Three friends, filming an audition tape for an extreme reality game show, take part in shark cage diving. Which soon leaves them in great white infested waters, turning their recording into a blood chilling diary of survival and death.
If you sat with me for some time during the course of an evening and the conversation steered to horror films and, especially, the more current crop, you would likely catch an admission by me to loathing with a passion the “found footage” formula that began with the Blair Witch Project films. Not for their attempts to stand out from the sameness of the rest of the field (a selfie point of view for horror could certainly claim the mantle of not having been done before!) or the minimalism (always refreshing in the day and age of CGI overkill) that invariably comes with it.
The singular despising comes as a result of the whining, obnoxious characters at the center of the story (their irritating quirks magnified by frequent and tight facial frame shots that allow close enough proximity to the person’s pores as to induce nausea). I’ve never been a movie director, but I have seen enough celluloid over the years to know that one of the first lessons to come from the Filmmaking 101 class has to be this: if you are going to make a small budget piece where the main thrust of the story are the characters, you’d be well-served to make them people an audience roots for rather than shouts out cheers at their brutal demise. To my pleasant surprise, there have been a choice few entries that have successfully avoided having the hysteria clichéd types in them. One such movie was a chiller gem from 2004 called Open Water. The heroic couple in that one seemed more fleshed out and spend the runtime focused on simple survival. I was unaware, though not surprised due to its modest box office success at the time, that two sequels sprung from this initial exercise in aquatic terror. That is, until I saw the most recent, 2017’s Open Water 3: Cage Dive from director Gerald Rascionato. I had high hopes for a similarly well-mounted affair. And it works…..for about sixty of its eighty minutes screen time.
This time, three young extreme sport types seek to film a video of themselves doing a cage dive into shark-infested waters off the coast of Australia. All for entry into a reality tv show competition. Of course, things go horribly awry when, during the attempt, a rogue wave capsizes their boat and kills all of their other friends on board. Of course, the fun is just beginning for the three though, as the nearby sharks engage in a bloody game of tag with the trio.
The movie starts out as this beautiful, almost travelogue-esque picture with one lush image after another providing more than enough wow-inducing eye candy for the viewer. The location work in and around Sydney, New South Wales, Australia really hides the money limitations nicely here. This is matched by the simply gorgeous underwater photography by Rascionato and Andrew Bambach (managing to overcome the restrictions of the self pov shot to offer some intensely beautiful footage of the finned antagonists swimming about). One gets the feeling that this film crew could have quite the award-winning career doing oceanography documentaries should their horror ambitions fizzle.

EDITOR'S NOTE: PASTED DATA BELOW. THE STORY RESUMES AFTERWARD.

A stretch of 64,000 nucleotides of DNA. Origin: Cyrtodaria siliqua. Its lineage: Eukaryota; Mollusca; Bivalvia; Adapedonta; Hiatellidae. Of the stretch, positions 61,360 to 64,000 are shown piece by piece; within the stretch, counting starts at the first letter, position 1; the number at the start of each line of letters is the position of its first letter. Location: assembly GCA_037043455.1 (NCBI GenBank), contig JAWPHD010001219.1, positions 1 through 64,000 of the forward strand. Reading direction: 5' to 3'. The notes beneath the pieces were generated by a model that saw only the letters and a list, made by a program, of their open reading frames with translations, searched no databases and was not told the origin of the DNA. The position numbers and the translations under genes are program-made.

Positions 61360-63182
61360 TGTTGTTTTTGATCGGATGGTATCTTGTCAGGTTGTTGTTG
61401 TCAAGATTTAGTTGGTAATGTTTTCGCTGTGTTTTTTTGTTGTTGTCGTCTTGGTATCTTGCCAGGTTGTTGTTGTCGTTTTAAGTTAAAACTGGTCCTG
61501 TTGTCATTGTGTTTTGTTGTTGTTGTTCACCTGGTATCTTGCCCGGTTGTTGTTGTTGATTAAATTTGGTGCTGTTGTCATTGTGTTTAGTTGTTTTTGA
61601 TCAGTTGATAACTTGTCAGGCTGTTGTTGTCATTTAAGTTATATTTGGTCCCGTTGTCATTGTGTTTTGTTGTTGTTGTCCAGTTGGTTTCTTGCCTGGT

Our heroic threesome, two men and a lady, are even presented at first as normal, indestructible-minded, twenty-somethings with a certain level of charm and likability afforded each. Just average, slightly goofy types you might having living next door to you or grew up with. Then, just past the midway point in the story Rascionato, probably having binge-watched the Big Brother series only a few nights before filming, makes a near fatal error by putting the youngsters through an incredibly trite and annoying cutting room floor segment of that show by having one of the men have an affair with the woman, who’s the other guy’s fiancé, and the illicit pair try to hide their goings on from their friend.
I could’ve bought it as kids fooling around and petty soap opera if it was left at that, but it is brought up again in a truly ludicrous final twenty minutes where, rather than devoting their energy toward survival or just preparing for death as they float in the water the three bicker, scream, and shout uncontrollably about betrayal and lying! The victimized guy even states that he doesn’t want to be near the others and starts swimming away (not sure where the hell he thinks he can go, being miles from any shore, but…). There’s even ranting and a physical scrum on a life raft over a flare! All of this had me looking for sympathy amongst the shark grouping circling them. Not a good directional change.
Returning to the more positive aspects of the picture, I applauded Rascionato’s restraint in the gory attack scene department. The kills are only marginally bloody, with mostly quick cuts and water turning red. There is really only one squeamish bit where the survivors try to save another of their party found floating with a thick layer of skin nearly torn off on the left side of his head. The director seems to be placing focus less on the graphics and more on letting the actors reactions and the setting itself relay the horror.
If you can forgive the excursion into rather silly, horny and drunk adults playing house reality show trappings (or you’re a fan of Big Brother as well as creature features, in which case all of the above would just be a bonus), Open Water 3: Cage Dive is a sumptuous looking and well-crafted little chiller guaranteed to produce plenty of goosebumps for a Saturday night.